Stone was in all probability the first material used by primitive man. The first coarse tools were simply rough stones used to hammer, cut and grind. The first giant step taken by mankind towards civilization was the change from using natural stones to chipped or flaked implements and arrowheads, with improved cutting edges or allowing the use of a handle. By this apparently simple act, of modifying a stone before using it as a tool, Man became homo faber and started to fashion his environment, instead of being the passive receiver of what nature had to offer.

Stones were not only used as tools, but became the object of veneration of primitive men, whose survival depended on them.  Rubbing and polishing stones is a well-known, exceedingly ancient activity of man. In Europe, holy stones, wrapped in bark and hidden in caves, have been found in many places; as containers of divine powers they were probably kept there by men of the Stone Age.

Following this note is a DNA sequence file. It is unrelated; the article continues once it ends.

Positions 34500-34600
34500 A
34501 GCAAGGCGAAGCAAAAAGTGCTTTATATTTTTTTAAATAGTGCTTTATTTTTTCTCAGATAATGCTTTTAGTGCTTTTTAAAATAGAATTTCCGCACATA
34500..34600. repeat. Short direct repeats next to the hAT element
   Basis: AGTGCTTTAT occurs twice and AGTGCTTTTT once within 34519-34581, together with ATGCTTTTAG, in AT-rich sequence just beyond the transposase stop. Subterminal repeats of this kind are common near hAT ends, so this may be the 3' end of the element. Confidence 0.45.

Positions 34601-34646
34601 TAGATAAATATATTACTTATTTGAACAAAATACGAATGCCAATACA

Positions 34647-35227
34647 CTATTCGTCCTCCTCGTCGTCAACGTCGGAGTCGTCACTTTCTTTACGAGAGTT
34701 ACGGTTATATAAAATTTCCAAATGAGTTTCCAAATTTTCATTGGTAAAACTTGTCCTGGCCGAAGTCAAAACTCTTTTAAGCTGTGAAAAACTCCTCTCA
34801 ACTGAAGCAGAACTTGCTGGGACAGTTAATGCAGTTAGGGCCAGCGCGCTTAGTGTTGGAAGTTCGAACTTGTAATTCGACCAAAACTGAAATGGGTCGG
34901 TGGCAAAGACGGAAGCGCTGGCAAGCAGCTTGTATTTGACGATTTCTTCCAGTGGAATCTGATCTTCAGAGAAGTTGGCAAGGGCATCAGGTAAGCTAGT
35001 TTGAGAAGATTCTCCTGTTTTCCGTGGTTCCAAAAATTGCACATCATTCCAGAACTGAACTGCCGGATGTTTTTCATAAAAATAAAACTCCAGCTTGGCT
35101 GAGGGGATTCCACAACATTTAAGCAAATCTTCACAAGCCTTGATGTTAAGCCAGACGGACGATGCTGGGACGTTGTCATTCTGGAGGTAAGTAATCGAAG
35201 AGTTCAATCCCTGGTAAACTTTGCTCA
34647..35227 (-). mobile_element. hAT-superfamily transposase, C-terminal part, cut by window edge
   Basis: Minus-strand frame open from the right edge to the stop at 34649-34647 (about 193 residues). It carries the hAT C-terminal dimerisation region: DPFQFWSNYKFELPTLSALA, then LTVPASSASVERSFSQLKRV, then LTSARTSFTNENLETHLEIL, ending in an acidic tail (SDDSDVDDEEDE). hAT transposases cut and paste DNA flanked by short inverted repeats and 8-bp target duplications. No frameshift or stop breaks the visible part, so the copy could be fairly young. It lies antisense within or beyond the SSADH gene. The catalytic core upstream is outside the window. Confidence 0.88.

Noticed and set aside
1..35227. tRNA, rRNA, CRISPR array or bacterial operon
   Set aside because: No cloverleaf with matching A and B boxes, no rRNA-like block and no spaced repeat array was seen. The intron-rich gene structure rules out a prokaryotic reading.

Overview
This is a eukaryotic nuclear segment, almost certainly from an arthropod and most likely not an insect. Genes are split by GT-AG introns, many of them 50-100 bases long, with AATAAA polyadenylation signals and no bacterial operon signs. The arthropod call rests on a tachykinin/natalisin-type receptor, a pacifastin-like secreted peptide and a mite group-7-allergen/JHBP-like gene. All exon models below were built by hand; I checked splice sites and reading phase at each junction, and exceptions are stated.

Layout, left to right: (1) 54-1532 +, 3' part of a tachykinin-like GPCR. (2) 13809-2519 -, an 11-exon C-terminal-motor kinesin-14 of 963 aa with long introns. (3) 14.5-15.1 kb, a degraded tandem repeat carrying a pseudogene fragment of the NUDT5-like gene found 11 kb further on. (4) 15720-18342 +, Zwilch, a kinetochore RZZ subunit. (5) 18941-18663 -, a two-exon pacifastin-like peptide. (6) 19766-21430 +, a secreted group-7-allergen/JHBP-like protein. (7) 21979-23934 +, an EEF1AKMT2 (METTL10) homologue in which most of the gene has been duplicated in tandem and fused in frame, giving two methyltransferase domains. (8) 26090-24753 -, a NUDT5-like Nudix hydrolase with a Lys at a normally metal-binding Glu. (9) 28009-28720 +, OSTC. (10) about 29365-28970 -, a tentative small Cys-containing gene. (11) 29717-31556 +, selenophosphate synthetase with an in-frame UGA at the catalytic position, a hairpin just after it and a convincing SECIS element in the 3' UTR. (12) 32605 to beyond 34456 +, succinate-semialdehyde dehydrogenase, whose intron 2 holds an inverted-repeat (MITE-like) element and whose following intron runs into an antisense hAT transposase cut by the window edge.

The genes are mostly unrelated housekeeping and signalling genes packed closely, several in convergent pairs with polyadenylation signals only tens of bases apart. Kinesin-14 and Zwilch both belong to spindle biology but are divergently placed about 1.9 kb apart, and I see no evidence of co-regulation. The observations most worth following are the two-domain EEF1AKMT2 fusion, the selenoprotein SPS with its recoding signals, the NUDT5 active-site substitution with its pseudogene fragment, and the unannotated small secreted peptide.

Sacred stones or pillars, called in Hebrew ‘Matzevot,’ are mentioned by Herodotus (5th Cent. B.C.) and appear in several places in the Old Testament.

Jacob, after striking a pact with Laban, erected a stone monument which he called Gal-Ed (Testimonial Pillar). Moses erected twelve stone pillars near the altar of sacrifices.

After crossing the Jordan river, Joshua ordered the taking of twelve stones from the river bed, one for each tribe, setting them up in their camps and carrying them later on their shoul-ders as a memorial of the crossing on dry ground (Joshua 4). Joshua also set up twelve other stones in the middle of the river, in the place where the priests carrying the Ark of the Testimony had stood. Finally, Joshua erects at Gilgal the twelve stones he had brought from the Jordan, so that future generations would know that the Lord had done to the Jordan just what he had done to the Red Sea.